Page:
Friday, December 1, 2023
News for the Meon Valley

Decision Due On Bishop’s Waltham Solar Farm

By Times Reporter in News on March 15, 2023

Community groups are objecting to plans for a solar farm that could power 5,500 homes with over 53,000 panels in Bishops Waltham.

NextPower SPV 12 Limited has applied to Winchester City Council for the construction of a 34-hectare solar farm on land at Locks Farm, Bishop’s Waltham.

The proposal, if approved, would provide a maximum of 12 Megawatts of alternating current to the grid which would supply enough energy for 5,500 homes every year.

It is estimated that the farm would have 53,333 solar panels which will either be black or blue.

The application has attracted many comments from local community groups including the Bishop’s Waltham Society.

It reads: ‘If one mentions that there are plans to build a solar farm on the outskirts of the town, there is normally a welcoming response to the idea – after all, most of us are pleased that someone else is doing something about climate change. And solar farms are widely seen as a “good thing”.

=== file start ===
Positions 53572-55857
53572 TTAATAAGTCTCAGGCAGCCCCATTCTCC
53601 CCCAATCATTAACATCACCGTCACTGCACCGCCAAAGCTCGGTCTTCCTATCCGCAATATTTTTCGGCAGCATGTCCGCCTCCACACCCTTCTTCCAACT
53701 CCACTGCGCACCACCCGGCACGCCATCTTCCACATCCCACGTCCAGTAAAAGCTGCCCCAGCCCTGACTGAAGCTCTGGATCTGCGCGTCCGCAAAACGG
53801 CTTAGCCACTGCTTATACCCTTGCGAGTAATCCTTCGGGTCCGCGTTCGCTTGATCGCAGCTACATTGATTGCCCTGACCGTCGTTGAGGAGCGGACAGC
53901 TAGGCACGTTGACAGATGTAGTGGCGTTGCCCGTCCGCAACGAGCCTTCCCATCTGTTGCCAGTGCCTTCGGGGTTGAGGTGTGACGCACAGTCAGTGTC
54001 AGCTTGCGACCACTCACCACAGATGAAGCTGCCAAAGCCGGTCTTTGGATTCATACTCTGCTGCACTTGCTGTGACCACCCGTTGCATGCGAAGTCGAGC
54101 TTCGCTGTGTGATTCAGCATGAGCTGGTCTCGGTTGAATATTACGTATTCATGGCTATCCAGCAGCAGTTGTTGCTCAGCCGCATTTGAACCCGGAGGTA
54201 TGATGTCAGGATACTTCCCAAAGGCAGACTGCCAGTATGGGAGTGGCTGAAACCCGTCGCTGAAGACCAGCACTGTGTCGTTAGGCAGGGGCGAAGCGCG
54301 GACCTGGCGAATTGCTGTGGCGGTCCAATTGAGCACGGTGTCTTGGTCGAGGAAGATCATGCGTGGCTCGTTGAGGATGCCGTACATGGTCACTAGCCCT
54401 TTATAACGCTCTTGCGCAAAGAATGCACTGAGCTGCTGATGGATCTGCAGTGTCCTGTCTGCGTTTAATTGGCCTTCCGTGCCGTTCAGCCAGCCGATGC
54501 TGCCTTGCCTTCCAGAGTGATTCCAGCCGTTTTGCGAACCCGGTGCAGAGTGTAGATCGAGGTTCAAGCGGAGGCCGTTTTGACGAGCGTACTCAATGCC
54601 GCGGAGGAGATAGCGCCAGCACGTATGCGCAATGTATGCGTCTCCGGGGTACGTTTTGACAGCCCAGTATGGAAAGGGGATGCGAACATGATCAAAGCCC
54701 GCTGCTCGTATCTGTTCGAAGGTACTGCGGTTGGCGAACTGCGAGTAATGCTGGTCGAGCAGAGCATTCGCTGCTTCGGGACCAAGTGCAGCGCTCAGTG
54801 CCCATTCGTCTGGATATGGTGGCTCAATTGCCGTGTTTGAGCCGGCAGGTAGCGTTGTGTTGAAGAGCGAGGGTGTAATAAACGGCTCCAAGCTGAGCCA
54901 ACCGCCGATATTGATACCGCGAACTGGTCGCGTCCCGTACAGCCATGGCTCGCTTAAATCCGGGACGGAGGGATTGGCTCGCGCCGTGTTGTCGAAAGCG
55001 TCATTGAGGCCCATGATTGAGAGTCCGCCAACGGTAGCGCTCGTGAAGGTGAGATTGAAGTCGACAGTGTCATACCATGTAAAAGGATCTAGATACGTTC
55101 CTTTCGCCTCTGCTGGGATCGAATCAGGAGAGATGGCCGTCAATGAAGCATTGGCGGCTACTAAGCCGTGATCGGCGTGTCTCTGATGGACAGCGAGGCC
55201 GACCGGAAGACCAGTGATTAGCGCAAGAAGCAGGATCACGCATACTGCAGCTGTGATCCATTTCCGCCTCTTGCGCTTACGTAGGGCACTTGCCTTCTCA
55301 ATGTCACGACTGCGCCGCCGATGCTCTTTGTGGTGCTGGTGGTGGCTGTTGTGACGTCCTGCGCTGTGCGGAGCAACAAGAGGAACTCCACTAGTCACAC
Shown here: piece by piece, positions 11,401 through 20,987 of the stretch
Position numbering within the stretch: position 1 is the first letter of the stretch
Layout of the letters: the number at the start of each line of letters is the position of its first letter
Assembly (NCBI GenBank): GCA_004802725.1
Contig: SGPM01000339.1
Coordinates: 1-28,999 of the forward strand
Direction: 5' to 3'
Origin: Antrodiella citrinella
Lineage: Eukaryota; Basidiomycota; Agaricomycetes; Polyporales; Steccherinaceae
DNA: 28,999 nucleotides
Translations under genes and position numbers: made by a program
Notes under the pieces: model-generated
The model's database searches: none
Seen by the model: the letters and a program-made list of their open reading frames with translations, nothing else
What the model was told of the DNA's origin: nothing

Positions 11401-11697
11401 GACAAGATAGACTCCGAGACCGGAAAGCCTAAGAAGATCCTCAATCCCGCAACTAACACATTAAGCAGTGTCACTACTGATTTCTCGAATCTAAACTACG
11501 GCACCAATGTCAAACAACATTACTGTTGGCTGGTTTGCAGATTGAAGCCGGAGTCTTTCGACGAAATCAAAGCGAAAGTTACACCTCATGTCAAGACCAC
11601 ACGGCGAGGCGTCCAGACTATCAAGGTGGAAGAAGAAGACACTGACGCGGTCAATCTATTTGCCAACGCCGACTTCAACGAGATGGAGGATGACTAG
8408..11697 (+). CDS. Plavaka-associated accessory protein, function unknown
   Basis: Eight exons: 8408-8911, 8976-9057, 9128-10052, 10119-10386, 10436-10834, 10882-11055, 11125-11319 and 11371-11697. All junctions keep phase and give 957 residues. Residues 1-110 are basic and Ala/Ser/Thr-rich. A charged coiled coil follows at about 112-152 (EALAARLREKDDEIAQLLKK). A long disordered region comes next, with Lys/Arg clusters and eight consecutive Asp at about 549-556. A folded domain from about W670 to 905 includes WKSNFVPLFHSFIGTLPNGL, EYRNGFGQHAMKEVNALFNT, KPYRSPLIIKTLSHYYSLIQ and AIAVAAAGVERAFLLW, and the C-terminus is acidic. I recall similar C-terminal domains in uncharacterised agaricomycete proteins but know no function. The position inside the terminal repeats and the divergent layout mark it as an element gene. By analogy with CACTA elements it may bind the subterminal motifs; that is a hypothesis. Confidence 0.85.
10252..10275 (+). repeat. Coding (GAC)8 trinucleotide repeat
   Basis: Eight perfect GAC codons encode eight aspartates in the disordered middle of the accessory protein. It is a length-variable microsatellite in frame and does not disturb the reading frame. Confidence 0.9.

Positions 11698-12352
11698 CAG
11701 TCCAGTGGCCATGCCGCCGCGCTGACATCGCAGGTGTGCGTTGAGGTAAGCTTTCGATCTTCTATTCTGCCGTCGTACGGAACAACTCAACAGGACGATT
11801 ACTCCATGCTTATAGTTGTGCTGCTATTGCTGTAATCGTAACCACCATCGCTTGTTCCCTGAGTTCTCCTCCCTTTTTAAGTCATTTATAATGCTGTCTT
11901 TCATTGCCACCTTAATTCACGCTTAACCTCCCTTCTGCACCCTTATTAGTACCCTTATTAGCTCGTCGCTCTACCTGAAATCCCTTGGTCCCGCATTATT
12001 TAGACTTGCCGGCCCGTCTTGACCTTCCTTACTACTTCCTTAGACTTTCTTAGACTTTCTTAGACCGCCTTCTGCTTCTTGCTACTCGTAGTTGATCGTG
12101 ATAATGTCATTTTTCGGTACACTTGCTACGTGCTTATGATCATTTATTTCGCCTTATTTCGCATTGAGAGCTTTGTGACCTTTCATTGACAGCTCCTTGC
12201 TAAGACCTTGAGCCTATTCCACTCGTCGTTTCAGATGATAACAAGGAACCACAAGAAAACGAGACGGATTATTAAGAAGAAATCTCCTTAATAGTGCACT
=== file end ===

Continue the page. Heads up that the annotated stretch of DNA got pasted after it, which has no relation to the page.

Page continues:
‘However if one goes on to say that greenfield sites on agricultural land are not amongst the government’s priorities in its intention to have net zero carbon emissions by 2050, there is usually a pause for thought and further enquiry.’

The Council for the Preservation of Rural England Hampshire (CPRE) added: ‘CPRE generally supports the principle of renewable energy, including solar energy.

‘However, in principle, we consider that solar energy arrays should be on brownfield sites, or on the roofs of large industrial or agricultural buildings, rather than on agricultural land; but where a countryside location is essential, an acceptable location within the landscape is essential.

Planning documents state the plans result in the introduction of an ‘important’ renewable energy project.

It adds that although it does not ‘wholly comply’ with policies of the council’s development plan, as it is adjacent to the grade II listed Locks Farmhouse, it was confirmed that the ‘harm is outweighed by public benefit’.

The application will be discussed by Winchester City Council’s planning committee on today. Council officers have recommended that it be approved.


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